- If you want to learn something, teach it:Well, Learning is fun, and teaching is just another way of learning. Obviously, I didn’t start off knowing every subject before I started homeschooling, and just poured the knowledge into a cup in my kid’s brains. It’s been a while since I studied Ancient history or the Fundamental theories of physics. I had to learn alongside with my children. While “teaching” material that I have just read for the first time in a long time, I learned it in a way I never did decades ago. They say that “If you want to learn something, teach it.” I learn, the kids learn, everyone wins 🙂
- Don’t be afraid of changes.I have to admit that our homeschool looks unrecognizable from what it did months ago. It’s because we slowly evolved from what my idea of what a traditional school should look like to what actually works for our family. The fact is that nothing stays the same, and everything changes, so why shouldn’t our approach change. Your kids are constantly growing and changing by the day, so why not adapt to these changes to make things work better? The first year of homeschooling, especially, is a process of trial and error. No one will know what’s best for your children, but you. And you will get the answers when you see your child, and the progress, and lack of progress he/she is making. There is no “one size fits all,” and that is one of your most important job as the educator, is to figure out what does fit, or what doesn’t.
- Learning opportunities are everywhere.While sometimes I “forage” within the vast number of learning opportunities at our disposal in the Bay Area, other times I run into it by coincidence. Recently, I took my kids to Crab Cove for recess, and as I know the staff there very well, we stopped in the visitor’s center to say “Hi.” One of the naturalists had a severely swollen face, and was explaining to my kids that it was due to an allergic reaction to Poison Oak. Although, I try to caution my kids from different types of dangerous/harmful situations, my children mashaAllah are the type that like to “test theories”, and this experience was an eye-opener for them. That day at recess, they learned the reason why you don’t want to touch poison oak, in a way that they will never forget. For this reason, I try to take my children to different settings often, because they learn something new each time. Maybe, they learn a bit about construction from watching a building being built from ground up, or maybe they can learn about different habitats and ecosystems from observing nature in a state protected park. The Bay Area is also filled with museums, libraries, and parks which hosts different programs, from making tote bags, to creative writing, to learning about the food chains. Alhamdullilah, there are so many learning opportunities out there that won’t even cost a dime, so you don’t have to feel like you have to teach your child everything.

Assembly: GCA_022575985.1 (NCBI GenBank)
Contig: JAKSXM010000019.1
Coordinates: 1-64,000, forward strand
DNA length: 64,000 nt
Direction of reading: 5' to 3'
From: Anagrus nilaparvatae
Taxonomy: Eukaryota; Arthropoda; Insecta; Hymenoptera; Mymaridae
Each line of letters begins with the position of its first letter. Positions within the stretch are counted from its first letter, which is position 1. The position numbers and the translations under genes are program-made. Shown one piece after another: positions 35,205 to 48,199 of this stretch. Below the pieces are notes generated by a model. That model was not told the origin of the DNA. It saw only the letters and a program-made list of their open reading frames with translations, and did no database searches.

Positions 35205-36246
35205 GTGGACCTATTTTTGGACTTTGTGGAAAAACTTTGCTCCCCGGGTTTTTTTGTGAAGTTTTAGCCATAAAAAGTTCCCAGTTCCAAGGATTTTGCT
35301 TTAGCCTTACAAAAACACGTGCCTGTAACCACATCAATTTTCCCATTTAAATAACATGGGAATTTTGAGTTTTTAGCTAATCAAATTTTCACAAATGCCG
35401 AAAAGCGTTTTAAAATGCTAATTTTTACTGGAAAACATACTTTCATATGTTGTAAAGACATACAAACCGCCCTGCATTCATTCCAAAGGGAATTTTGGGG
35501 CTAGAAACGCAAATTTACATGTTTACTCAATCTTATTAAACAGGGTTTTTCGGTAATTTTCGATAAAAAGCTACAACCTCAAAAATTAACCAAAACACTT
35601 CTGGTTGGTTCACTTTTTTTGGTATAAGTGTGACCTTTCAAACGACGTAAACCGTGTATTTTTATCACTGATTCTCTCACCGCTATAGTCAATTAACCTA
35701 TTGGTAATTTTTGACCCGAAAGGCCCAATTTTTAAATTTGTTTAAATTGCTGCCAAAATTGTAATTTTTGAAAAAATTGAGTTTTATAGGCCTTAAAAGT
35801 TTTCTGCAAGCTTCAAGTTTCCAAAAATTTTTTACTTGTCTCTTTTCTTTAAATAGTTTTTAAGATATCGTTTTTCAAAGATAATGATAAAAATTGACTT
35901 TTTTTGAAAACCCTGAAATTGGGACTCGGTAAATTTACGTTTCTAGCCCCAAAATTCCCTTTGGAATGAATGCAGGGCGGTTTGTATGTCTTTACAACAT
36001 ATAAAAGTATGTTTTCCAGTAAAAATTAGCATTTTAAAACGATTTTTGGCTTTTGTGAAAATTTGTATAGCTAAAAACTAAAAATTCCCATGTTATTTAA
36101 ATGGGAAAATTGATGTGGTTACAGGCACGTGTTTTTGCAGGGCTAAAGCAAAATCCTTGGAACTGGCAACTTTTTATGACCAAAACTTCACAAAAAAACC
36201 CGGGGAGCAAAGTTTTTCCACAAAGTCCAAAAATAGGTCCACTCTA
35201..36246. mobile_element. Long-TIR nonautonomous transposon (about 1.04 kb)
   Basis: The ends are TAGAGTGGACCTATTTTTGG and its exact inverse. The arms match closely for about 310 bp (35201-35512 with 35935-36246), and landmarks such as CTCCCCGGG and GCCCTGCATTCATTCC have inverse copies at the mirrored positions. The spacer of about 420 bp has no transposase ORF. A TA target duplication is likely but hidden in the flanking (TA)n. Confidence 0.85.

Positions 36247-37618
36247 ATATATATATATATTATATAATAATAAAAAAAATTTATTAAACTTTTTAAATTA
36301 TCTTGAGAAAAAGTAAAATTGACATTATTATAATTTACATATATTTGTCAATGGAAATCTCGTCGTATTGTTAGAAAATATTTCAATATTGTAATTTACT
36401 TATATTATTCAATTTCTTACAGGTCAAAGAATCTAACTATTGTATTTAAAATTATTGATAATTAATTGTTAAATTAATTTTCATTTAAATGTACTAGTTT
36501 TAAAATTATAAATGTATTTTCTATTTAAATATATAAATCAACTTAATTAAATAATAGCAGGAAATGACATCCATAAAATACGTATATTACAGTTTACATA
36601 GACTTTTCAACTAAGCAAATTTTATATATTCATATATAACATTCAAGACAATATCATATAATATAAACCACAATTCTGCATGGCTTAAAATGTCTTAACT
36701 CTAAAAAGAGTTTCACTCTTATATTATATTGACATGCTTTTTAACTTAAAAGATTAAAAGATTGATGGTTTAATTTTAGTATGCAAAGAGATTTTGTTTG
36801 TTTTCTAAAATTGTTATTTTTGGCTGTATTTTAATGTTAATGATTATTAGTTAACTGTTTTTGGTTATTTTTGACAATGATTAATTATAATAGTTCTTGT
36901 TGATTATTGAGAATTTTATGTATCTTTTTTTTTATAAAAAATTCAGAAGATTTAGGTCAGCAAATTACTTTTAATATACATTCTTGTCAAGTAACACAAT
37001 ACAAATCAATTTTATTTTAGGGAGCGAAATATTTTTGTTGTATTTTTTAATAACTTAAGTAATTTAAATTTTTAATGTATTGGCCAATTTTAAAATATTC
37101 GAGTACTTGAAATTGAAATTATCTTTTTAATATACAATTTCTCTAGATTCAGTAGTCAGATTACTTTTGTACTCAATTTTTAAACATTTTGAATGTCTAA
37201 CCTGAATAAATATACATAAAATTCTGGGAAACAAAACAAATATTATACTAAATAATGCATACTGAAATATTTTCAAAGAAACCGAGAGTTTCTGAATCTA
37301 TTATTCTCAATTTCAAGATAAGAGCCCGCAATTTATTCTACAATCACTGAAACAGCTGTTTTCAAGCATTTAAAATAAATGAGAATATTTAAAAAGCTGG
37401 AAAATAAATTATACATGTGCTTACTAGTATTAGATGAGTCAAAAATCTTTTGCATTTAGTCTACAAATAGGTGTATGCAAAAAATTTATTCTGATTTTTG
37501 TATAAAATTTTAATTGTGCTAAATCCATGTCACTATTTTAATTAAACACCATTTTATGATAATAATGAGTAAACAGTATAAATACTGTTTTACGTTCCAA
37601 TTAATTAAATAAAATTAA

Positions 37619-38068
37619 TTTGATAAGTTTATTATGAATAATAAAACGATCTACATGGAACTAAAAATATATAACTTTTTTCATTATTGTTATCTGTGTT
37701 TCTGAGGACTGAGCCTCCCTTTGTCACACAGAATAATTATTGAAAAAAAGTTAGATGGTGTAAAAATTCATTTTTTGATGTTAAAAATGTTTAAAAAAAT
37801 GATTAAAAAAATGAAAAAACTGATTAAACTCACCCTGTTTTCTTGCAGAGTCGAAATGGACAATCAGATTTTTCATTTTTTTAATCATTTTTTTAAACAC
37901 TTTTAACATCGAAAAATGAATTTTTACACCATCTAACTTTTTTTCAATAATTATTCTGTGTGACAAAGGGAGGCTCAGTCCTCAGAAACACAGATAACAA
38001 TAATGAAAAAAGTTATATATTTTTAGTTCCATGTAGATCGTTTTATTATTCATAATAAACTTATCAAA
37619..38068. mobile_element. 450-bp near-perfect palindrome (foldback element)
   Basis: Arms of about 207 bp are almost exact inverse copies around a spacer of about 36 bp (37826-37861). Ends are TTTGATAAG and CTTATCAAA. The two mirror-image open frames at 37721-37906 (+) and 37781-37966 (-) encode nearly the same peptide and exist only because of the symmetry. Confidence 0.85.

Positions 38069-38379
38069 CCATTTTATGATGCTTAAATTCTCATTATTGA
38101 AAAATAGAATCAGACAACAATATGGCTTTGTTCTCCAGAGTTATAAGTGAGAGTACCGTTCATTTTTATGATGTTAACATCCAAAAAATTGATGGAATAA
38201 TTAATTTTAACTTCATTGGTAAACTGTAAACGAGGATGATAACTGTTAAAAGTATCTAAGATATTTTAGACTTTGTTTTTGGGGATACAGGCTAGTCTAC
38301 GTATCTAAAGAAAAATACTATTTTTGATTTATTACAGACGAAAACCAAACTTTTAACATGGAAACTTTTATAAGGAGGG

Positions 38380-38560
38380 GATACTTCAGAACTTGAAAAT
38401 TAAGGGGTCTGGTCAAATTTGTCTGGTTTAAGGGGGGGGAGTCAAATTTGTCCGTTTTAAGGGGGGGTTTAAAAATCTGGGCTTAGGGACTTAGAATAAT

- You don’t have to necessarily be “qualified” to teach your children. If it’s one thing I learned, it’s that Homeschoolers are a diverse group. You have homeschoolers who are taught by stay-at-home moms, working moms, dads, grandparents, aunts/uncles, etc. Then you have homeschoolers who are self-taught, and I think this is the direction I would like to be heading (lol). Everyone will have to find their path, but they can make it work despite of any time or skill limitations they may have. Many of my immigrant friends want to homeschool but feel that they are not “qualified” to teach, often times because of language barriers. Maybe English may not be your first language, but that shouldn’t stop you from homeschooling, as there are still a myriad of ways to make sure your child gets a good education. For example, there are online programs that does all the teaching and lays out all the lesson plans, taking all the guesswork out of homeschooling. Additionally, most charter schools also offer additional tutoring for students who are English Language Learners. Time should also not be an issue as I have met moms who work full time and still homeschool their children, and they find a way to make it work. I have met homeschool moms who are expecting, and have toddlers, as well as homeschooling dads, and grandparents. Some families have also adopted the “Robinson method” which is teaching your child how to teach themselves. What I am saying is that if you are absolutely convinced that homeschooling is the best option for your child, don’t let anything stop you!